Estate and Elder Law

Estate and Elder Law

Estate planning

Estate planning is vital to the future and the care of both you and your loved ones. Proper Estate planning also protects against the unforeseen circumstances that can arise in life.
A good estate plan ensures that an individual and his or her property are properly cared not only during their lifetime but that property and possessions pass to the intended beneficiaries at the time of death with the payment of a minimum amount of tax.

The Principal Documents to establish these goals include things such as:


A Will is the legal document that becomes effective upon your death. Every adult should have a Will. Although there are websites that can provide the outlines of a Will, there are estate planning and administration issues that might not be easily noticed. Also, the preparation of a Will requires a thorough good working knowledge of different laws. The Probate, Estates and Fiduciaries Code, the Pennsylvania Inheritance Tax, and the Federal Estate Tax might all be involved. Wills written without consideration of this, rarely accomplish the goals of a good estate plan and can lead to unintended results.

There are many good and important reasons to have a Will.

A Will enables a person to distribute assets to whomever he or she desires.

A Will allows a person to appoint an executor, someone knowledgeable about the person, to administer the estate at the time of death.

If you have minor children, a Will allows parents the opportunity to name guardians for their children.

Depending on the size and composition of an estate, a Will can accomplish valuable tax planning.

Estate and Elder Law

Durable Powers of Attorney

A Durable Power of Attorney is a legal document that becomes effective if there is an emergency and you cannot handle your own affairs. As with a Will, every adult should have a Durable Power of Attorney. In case of an emergency, a Power of Attorney allows you to name someone as your agent. That gives them the “power” to make decisions on your behalf like financial, banking and the sale of property. The agent must act in your best interest and must not spend your money for the agent’s benefit. A durable Power of Attorney also allows you to name a guardian if you become legally incapacitated instead of the need for expensive guardianship proceedings.

Estate Administration / Probate

Also, after a loved one has passed, you and your family may need help with the estate administration process. Understanding this difficult time, we hope to work with you to ease the burden and limit the risk involved with many, sometimes confusing questions which arise. While the probate process in Pennsylvania, compared to other states, is mostly straightforward, settling an estate presents unique challenges for the executors. Things like creditors’ claims, tax liabilities, and legal deadlines can complicate the estate administration process, and overwhelm the family. An attorney experienced in estate administration and probate can help greatly in this tough time.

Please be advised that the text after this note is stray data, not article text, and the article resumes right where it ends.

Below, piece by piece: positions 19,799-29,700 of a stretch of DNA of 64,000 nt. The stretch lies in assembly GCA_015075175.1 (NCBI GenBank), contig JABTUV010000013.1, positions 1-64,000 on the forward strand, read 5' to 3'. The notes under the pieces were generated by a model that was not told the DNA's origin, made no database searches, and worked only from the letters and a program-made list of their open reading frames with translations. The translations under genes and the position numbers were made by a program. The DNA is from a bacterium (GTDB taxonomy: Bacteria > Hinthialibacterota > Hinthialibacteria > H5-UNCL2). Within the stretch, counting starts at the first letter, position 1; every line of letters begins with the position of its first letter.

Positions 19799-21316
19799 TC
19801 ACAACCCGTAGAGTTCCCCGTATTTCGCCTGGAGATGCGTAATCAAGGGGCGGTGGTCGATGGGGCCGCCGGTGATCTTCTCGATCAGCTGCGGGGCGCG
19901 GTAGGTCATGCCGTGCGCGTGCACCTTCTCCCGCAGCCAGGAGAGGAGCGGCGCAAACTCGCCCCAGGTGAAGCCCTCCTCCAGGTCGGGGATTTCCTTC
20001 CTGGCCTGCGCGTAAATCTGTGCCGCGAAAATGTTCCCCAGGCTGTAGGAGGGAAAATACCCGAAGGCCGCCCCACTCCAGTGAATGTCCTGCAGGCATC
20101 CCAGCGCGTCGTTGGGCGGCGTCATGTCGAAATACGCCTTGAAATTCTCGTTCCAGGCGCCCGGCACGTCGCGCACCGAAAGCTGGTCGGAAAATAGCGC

Estate and Elder Law

Living Wills

A Living Will, like a Power of Attorney, is a document for when a person is facing a medical emergency and provides direction to the health care providers. A Living Will is used to express your intentions if you cannot relate your wishes. The Living Will is used if you become incompetent or are in an end-stage medical condition or a state of permanent unconsciousness.

A second document that is usually combined with a Living Will is the Durable Health Care Power of Attorney. This document provides the specifics of how you want to have your medical condition taken care of if you cannot express your wishes.

Overall, the estate planning process involves a careful review of your assets, life insurance, age, family needs, and intentions. Estate planning does involve some financial and tax planning, which most attorneys will work hand in hand you’re your investments advisors to ensure that the investment plans match the estate plans.


Sometimes, a family member or friend cannot effectively make life decisions. If a Power of Attorney is not complete, or not able to be done, a guardianship may be required. Unfortunately, things happen due to conditions at a young age, mental infirmity resulting from a birth condition or later injury, or from the aging process. In those situations, the appointment of a guardian by a court is required. The Court will appoint a guardian to allow someone to make personal and health-related decisions and to protect that person’s financial assets.  We can help work through the legal procedures involved from the legal pleadings, medical evaluation, and court appointment. We can also help with the financial aspects of selling property and the final accounting of the guardianship administration.

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